She regularly walks the two miles into town and is an active member of her church and a regular at a local luncheon club.

“I have a cleaner who comes in for the heavy stuff but I have plenty to keep me going - knitting and sewing. There is never a dull minute,” she said.

Start your day with The Independent, sign up for daily news emails
Have you tried new the Independent Digital Edition apps?
ebooks
ebooksA special investigation by Andy McSmith
  • Get to the point
Latest stories from i100
Have you tried new the Independent Digital Edition apps?
Independent Dating
and  

By clicking 'Search' you
are agreeing to our
Terms of Use.

iJobs Job Widget
iJobs General

Ashdown Group: HR, Payroll & Benefits Officer - Altrincham - up to £24,000.

£18000 - £24000 per annum + benefits: Ashdown Group: HR, Payroll & Benefits Of...

Recruitment Genius: Salesforce Developer

£50000 - £65000 per annum: Recruitment Genius: Due to continued business growt...

Recruitment Genius: Internal Sales Executive

£20000 - £22000 per annum: Recruitment Genius: An exciting opportunity has ari...

Recruitment Genius: Sales Executive

£20000 - £25000 per annum: Recruitment Genius: This is a fantastic opportunity...

Day In a Page

The saffron censorship that governs India: Why national pride and religious sentiment trump freedom of expression

The saffron censorship that governs India

Zareer Masani reveals why national pride and religious sentiment trump freedom of expression
Prince Charles' 'black spider' letters to be published 'within weeks'

Prince Charles' 'black spider' letters to be published 'within weeks'

Supreme Court rules Dominic Grieve's ministerial veto was invalid
Distressed Zayn Malik fans are cutting themselves - how did fandom get so dark?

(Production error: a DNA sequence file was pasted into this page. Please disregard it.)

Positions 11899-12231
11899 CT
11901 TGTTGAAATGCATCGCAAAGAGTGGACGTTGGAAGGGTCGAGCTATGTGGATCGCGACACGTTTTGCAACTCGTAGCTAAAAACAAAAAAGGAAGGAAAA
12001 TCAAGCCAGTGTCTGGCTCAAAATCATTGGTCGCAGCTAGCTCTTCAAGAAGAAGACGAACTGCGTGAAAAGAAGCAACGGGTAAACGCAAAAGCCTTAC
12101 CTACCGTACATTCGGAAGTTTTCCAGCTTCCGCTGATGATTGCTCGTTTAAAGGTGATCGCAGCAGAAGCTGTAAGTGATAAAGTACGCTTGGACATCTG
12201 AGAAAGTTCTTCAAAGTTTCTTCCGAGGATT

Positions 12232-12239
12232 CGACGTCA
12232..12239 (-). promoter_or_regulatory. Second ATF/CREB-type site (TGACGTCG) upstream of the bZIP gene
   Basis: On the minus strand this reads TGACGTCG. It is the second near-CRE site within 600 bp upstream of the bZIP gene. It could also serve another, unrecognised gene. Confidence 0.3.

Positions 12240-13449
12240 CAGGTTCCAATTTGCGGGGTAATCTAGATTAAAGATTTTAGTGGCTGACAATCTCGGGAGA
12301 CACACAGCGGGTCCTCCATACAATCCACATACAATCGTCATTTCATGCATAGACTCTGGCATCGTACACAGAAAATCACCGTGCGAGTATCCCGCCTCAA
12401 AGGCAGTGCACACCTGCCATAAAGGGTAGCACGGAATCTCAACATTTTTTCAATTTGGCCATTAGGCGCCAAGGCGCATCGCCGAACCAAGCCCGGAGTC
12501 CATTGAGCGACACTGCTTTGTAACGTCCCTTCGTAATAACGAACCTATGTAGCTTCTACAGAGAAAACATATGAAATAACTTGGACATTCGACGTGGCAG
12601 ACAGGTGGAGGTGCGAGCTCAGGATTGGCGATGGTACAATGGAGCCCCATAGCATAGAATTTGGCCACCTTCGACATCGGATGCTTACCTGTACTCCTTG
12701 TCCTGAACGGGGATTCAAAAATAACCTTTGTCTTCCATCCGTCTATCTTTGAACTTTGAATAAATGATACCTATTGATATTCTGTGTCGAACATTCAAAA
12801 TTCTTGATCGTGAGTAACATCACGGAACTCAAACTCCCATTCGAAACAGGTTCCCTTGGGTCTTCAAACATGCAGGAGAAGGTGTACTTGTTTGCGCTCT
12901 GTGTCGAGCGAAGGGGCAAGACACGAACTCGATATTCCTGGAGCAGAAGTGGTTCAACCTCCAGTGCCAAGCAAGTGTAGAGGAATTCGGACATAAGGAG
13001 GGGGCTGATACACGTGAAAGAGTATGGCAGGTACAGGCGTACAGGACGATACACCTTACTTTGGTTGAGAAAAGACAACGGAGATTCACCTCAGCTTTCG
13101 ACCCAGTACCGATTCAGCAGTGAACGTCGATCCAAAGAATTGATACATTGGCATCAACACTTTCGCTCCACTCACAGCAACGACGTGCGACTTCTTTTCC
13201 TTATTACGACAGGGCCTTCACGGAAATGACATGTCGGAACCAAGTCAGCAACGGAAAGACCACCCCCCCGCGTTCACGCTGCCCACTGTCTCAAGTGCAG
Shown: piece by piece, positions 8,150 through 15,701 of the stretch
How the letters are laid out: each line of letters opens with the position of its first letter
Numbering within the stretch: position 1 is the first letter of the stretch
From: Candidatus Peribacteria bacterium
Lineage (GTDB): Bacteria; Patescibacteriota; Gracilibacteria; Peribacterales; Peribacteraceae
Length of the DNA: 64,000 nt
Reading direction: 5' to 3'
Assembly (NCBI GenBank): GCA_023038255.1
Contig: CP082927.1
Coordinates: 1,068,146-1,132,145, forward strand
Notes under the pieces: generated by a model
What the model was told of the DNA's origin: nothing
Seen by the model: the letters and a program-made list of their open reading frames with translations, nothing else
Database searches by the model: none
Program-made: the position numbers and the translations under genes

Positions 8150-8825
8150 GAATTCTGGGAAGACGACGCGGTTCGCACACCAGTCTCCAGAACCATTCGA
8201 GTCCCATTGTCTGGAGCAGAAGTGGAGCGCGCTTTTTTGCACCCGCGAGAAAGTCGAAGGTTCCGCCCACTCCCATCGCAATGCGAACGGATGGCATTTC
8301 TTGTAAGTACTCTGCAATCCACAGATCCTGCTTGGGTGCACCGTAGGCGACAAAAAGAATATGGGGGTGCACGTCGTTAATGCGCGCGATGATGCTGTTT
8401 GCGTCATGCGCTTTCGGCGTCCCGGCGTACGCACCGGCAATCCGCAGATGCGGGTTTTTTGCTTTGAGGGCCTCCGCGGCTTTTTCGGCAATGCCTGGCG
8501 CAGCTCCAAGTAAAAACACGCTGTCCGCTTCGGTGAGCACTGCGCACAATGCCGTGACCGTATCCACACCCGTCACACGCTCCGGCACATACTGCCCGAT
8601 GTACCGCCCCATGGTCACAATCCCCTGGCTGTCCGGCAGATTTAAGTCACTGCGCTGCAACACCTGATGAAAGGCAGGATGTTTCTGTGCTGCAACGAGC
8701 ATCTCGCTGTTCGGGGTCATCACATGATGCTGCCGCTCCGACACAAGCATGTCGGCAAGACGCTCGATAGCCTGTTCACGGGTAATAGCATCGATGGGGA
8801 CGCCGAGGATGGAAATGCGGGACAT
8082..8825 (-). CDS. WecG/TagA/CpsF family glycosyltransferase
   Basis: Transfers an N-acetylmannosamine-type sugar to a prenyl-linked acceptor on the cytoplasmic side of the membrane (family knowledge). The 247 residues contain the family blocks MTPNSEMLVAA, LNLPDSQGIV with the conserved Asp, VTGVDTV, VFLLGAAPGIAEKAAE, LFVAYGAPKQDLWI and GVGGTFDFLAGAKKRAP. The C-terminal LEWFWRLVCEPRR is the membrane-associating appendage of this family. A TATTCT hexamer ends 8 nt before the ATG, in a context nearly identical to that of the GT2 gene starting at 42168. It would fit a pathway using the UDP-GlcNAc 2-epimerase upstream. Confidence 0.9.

How did fandom get so dark?

Grief over Zayn Malik's exit from One Direction seemed amusing until stories of mass 'cutting' emerged. Experts tell Gillian Orr the distress is real, and the girls need support
The galaxy collisions that shed light on unseen parallel Universe

The cosmic collisions that have shed light on unseen parallel Universe

Dark matter study gives scientists insight into mystery of space
The Swedes are adding a gender-neutral pronoun to their dictionary

Swedes introduce gender-neutral pronoun

Why, asks Simon Usborne, must English still struggle awkwardly with the likes of 's/he' and 'they'?
Disney's mega money-making formula: 'Human' remakes of cartoon classics are part of a lucrative, long-term creative plan

Disney's mega money-making formula

'Human' remakes of cartoon classics are part of a lucrative, long-term creative plan
Lobster has gone mainstream with supermarket bargains for £10 or less - but is it any good?

Lobster has gone mainstream

Anthea Gerrie, raised on meaty specimens from the waters around Maine, reveals how to cook up an affordable feast
Easter 2015: 14 best decorations

14 best Easter decorations

Get into the Easter spirit with our pick of accessories, ornaments and tableware
Paul Scholes column: Gareth Bale would be a perfect fit at Manchester United and could turn them into serious title contenders next season

Paul Scholes column

Gareth Bale would be a perfect fit at Manchester United and could turn them into serious title contenders next season
Inside the Kansas greenhouses where Monsanto is 'playing God' with the future of the planet

The future of GM

The greenhouses where Monsanto 'plays God' with the future of the planet
Britain's mild winters could be numbered: why global warming is leaving UK chillier

Britain's mild winters could be numbered

Gulf Stream is slowing down faster than ever, scientists say
Government gives £250,000 to Independent appeal

Government gives £250,000 to Independent appeal

Donation brings total raised by Homeless Veterans campaign to at least £1.25m
Oh dear, the most borrowed book at Bank of England library doesn't inspire confidence

The most borrowed book at Bank of England library? Oh dear

The book's fifth edition is used for Edexcel exams
Cowslips vs honeysuckle: The hunt for the UK’s favourite wildflower

Cowslips vs honeysuckle

It's the hunt for UK’s favourite wildflower
Child abuse scandal: Did a botched blackmail attempt by South African intelligence help Cyril Smith escape justice?

Did a botched blackmail attempt help Cyril Smith escape justice?

A fresh twist reveals the Liberal MP was targeted by the notorious South African intelligence agency Boss